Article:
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2007 | 54 | 4 | 813-819
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Effect of N-glycosylation inhibition on the synthesis and processing of classical swine fever virus glycoproteins

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Classical swine fever virus (CSFV) is often used as a surrogate model in molecular studies of the closely related hepatitis C virus. In this report we have examined the effect of the inhibition of glycosylation on the survival and maturation of CSFV. Viral glycoproteins (Erns, E1, E2) form biologically active complexes - homo- and heterodimers, which are indispensable for viral life cycle. Those complexes are highly N-glycosylated. We studied the influence of N-glycosylation on dimer formation using Erns and E2 glycoproteins produced in insect cells after infection with recombinant baculoviruses. The glycoproteins were efficiently synthesized in insect cells, had similar molecular masses and formed dimers like their natural counterparts. Surprisingly, the addition of tunicamycin (an antibiotic which blocks early steps of glycosylation) to insect cell culture blocked not only dimer formation but it also led to an almost complete disappearance of E2 even in monomeric form. Tunicamycin did not exert a similar effect on the synthesis and formation of Erns dimers; the dimers were still formed, which suggests that Erns glycan chains are not necessary for dimer formation. We have also found that very low doses of tunicamycin (much lower than those used for blocking N-glycosylation) drastically reduced CSFV spread in SK6 (swine kidney) cell culture and the virus yield. These facts indicate that N-glycosylation inhibitors structurally similar to tunicamycin may be potential therapeutics for the inhibition of the spread of CSFV and related viruses.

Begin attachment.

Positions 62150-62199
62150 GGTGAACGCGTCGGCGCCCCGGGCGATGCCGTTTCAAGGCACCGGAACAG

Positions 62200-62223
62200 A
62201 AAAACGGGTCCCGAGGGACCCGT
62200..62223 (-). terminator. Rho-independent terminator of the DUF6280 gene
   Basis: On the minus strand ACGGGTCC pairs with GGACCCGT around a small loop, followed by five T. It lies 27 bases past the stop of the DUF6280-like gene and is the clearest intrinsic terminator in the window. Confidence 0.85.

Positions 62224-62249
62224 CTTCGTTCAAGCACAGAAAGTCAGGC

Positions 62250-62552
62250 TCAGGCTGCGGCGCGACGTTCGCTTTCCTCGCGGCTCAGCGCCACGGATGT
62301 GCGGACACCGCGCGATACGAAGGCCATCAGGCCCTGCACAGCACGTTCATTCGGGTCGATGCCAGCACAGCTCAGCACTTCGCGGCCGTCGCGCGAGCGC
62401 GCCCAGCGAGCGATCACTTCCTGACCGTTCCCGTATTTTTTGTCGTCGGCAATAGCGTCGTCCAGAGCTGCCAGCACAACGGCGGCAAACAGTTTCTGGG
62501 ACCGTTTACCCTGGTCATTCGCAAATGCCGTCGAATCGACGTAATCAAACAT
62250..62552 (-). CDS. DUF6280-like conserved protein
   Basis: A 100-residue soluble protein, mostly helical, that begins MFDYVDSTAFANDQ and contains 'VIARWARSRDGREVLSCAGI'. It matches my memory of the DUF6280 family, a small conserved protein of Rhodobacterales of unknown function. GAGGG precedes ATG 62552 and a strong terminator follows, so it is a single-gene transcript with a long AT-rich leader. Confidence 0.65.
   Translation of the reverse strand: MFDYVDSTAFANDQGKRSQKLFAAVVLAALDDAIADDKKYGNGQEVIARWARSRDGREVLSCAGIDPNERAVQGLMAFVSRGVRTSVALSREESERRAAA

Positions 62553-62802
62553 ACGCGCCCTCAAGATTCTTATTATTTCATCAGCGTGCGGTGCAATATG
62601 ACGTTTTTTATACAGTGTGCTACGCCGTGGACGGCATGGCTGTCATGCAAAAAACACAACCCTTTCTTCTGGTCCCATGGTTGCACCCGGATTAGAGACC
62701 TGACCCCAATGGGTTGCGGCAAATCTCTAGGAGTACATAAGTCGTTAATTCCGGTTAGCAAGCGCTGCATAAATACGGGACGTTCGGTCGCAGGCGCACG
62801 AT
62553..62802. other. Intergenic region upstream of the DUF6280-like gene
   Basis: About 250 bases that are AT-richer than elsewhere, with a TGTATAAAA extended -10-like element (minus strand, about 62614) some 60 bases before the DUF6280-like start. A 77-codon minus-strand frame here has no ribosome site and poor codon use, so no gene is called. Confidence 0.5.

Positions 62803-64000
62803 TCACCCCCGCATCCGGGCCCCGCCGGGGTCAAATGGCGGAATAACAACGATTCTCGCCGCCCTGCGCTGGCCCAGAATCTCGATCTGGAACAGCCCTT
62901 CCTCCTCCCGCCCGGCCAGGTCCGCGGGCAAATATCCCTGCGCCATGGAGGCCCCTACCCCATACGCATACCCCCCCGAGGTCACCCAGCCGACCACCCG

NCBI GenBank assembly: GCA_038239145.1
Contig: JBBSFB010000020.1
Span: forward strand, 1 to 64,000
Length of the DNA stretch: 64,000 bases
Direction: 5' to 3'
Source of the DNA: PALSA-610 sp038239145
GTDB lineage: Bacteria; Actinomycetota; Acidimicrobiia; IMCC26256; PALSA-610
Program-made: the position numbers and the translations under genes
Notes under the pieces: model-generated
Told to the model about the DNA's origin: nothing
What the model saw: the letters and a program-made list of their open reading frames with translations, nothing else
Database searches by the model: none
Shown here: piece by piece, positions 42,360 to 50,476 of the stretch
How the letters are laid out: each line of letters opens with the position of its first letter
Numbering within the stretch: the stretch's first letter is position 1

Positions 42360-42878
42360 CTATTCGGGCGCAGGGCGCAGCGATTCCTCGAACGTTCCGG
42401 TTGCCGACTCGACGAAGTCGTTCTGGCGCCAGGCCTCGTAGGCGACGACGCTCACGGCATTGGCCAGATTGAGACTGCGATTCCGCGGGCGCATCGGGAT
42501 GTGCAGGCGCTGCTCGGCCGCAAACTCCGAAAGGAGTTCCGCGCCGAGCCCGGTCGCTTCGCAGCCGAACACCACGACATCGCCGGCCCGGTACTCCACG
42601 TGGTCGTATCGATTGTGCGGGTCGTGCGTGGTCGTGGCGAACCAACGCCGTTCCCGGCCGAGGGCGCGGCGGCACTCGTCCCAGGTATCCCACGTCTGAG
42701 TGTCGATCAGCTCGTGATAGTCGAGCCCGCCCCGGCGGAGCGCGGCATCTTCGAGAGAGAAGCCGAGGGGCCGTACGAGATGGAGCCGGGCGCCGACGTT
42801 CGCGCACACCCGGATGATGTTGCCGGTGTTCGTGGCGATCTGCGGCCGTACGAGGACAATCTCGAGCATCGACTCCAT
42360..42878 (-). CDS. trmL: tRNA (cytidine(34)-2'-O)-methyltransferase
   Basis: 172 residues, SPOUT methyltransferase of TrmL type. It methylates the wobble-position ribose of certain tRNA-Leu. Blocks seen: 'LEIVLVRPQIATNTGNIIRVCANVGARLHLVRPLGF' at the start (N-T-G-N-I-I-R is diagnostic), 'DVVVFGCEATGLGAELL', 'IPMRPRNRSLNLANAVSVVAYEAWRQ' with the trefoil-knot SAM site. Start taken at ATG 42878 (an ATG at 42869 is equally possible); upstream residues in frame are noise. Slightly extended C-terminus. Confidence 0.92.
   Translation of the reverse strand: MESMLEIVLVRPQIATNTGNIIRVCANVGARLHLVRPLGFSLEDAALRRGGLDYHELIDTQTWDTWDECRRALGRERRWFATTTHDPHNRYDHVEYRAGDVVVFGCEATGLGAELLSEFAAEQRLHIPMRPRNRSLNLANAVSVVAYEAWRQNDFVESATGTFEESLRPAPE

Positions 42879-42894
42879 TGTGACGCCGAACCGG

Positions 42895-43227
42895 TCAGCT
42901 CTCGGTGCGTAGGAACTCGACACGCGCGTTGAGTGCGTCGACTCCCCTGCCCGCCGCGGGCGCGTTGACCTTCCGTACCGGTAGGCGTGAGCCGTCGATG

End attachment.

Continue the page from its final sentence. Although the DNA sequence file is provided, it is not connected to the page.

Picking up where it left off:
Physical description
  • Department of Molecular Virology, Intercollegiate Faculty of Biotechnology, University of Gdansk, and Medical University of Gdansk, Gdańsk, Poland
  • Department of Molecular Virology, Intercollegiate Faculty of Biotechnology, University of Gdansk, and Medical University of Gdansk, Gdańsk, Poland
  • Department of Molecular Virology, Intercollegiate Faculty of Biotechnology, University of Gdansk, and Medical University of Gdansk, Gdańsk, Poland
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